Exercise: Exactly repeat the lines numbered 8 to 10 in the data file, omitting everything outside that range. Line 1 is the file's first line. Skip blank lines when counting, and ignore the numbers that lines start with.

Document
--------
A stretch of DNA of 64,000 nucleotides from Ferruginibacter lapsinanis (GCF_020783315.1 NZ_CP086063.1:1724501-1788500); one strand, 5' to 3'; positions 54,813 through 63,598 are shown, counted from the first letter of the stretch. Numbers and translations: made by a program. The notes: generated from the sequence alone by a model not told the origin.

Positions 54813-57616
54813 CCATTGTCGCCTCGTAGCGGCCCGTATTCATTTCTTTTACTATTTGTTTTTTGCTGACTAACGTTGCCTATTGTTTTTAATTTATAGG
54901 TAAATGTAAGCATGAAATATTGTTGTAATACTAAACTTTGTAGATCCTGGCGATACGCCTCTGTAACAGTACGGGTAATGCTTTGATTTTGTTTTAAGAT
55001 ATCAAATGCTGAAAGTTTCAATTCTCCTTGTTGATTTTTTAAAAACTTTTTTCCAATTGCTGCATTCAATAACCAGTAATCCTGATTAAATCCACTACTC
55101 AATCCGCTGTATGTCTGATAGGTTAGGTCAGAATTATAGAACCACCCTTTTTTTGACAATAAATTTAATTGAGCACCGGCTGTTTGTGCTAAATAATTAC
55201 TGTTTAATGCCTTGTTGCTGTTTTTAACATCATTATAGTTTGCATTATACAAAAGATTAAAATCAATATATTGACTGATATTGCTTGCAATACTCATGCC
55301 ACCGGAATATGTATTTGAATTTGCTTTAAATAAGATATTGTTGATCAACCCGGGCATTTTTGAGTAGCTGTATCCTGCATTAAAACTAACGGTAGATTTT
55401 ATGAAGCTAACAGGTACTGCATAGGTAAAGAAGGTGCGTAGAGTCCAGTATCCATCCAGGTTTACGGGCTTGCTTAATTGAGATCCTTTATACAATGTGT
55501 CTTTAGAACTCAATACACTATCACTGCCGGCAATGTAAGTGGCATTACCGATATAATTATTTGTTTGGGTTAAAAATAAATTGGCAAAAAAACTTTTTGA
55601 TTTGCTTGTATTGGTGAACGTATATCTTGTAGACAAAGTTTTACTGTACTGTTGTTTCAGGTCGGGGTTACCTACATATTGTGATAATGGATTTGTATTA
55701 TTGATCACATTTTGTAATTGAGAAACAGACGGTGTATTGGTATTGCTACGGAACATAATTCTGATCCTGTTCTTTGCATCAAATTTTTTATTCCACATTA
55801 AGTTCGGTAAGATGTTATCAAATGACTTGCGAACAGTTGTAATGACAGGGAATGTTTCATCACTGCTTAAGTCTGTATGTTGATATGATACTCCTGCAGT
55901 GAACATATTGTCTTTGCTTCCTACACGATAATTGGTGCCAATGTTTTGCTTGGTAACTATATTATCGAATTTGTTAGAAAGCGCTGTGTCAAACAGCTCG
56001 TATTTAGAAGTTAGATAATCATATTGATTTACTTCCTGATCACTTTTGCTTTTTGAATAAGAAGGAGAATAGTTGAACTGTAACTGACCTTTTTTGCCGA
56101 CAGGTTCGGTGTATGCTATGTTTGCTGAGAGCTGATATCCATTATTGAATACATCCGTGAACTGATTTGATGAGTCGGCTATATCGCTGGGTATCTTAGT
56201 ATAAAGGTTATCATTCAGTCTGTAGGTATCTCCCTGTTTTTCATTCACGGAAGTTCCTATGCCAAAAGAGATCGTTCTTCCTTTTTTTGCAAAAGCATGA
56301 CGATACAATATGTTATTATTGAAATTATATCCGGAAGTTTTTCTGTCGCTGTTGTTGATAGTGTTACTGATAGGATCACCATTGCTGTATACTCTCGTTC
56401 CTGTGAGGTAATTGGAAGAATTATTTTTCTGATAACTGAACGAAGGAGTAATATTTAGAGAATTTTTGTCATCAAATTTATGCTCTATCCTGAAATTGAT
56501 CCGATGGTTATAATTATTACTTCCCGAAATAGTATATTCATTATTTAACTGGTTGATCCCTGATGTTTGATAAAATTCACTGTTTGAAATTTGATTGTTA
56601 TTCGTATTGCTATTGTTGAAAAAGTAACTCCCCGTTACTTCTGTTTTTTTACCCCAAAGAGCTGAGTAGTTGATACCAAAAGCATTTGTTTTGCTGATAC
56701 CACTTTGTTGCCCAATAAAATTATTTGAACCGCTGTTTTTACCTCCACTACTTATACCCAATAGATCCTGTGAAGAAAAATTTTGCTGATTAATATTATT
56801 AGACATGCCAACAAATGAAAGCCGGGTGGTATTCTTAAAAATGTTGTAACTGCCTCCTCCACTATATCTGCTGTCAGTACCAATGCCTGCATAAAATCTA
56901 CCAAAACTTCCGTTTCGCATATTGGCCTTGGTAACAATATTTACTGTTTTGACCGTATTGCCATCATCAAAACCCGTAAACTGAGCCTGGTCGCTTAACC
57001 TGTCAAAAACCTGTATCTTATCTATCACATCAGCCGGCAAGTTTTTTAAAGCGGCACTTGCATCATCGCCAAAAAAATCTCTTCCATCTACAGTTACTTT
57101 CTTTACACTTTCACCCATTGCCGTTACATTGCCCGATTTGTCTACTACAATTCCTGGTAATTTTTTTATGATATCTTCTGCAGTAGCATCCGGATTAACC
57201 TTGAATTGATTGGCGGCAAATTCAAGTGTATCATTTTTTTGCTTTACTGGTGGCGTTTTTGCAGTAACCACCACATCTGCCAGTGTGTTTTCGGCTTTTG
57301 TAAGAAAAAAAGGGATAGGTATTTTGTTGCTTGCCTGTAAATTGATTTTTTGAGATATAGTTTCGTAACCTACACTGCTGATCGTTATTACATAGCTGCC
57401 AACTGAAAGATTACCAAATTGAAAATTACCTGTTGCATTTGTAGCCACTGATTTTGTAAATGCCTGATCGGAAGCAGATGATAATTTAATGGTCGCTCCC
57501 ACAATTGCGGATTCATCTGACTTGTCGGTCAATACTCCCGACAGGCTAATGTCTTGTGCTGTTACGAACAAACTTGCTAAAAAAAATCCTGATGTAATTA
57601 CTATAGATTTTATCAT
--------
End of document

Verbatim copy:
55301 ACCGGAATATGTATTTGAATTTGCTTTAAATAAGATATTGTTGATCAACCCGGGCATTTTTGAGTAGCTGTATCCTGCATTAAAACTAACGGTAGATTTT
55401 ATGAAGCTAACAGGTACTGCATAGGTAAAGAAGGTGCGTAGAGTCCAGTATCCATCCAGGTTTACGGGCTTGCTTAATTGAGATCCTTTATACAATGTGT
55501 CTTTAGAACTCAATACACTATCACTGCCGGCAATGTAAGTGGCATTACCGATATAATTATTTGTTTGGGTTAAAAATAAATTGGCAAAAAAACTTTTTGA